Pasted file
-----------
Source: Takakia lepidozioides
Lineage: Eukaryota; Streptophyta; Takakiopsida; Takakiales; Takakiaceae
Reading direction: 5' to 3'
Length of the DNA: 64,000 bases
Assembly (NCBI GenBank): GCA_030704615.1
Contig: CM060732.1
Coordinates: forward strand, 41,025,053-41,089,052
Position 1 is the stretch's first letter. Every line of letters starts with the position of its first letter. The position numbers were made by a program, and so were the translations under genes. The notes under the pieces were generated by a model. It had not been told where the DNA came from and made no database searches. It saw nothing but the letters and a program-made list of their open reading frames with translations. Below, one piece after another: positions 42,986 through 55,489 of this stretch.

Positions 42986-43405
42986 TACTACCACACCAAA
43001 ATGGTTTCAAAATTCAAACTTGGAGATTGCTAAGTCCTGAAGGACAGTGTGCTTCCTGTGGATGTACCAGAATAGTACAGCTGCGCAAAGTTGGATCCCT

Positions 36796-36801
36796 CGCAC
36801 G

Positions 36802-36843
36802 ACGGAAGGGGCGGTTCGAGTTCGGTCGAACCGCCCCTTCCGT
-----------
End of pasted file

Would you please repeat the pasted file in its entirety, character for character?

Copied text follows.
Source: Takakia lepidozioides
Lineage: Eukaryota; Streptophyta; Takakiopsida; Takakiales; Takakiaceae
Reading direction: 5' to 3'
Length of the DNA: 64,000 bases
Assembly (NCBI GenBank): GCA_030704615.1
Contig: CM060732.1
Coordinates: forward strand, 41,025,053-41,089,052
Position 1 is the stretch's first letter. Every line of letters starts with the position of its first letter. The position numbers were made by a program, and so were the translations under genes. The notes under the pieces were generated by a model. It had not been told where the DNA came from and made no database searches. It saw nothing but the letters and a program-made list of their open reading frames with translations. Below, one piece after another: positions 42,986 through 55,489 of this stretch.

Positions 42986-43405
42986 TACTACCACACCAAA
43001 ATGGTTTCAAAATTCAAACTTGGAGATTGCTAAGTCCTGAAGGACAGTGTGCTTCCTGTGGATGTACCAGAATAGTACAGCTGCGCAAAGTTGGATCCCT

Positions 36796-36801
36796 CGCAC
36801 G

Positions 36802-36843
36802 ACGGAAGGGGCGGTTCGAGTTCGGTCGAACCGCCCCTTCCGT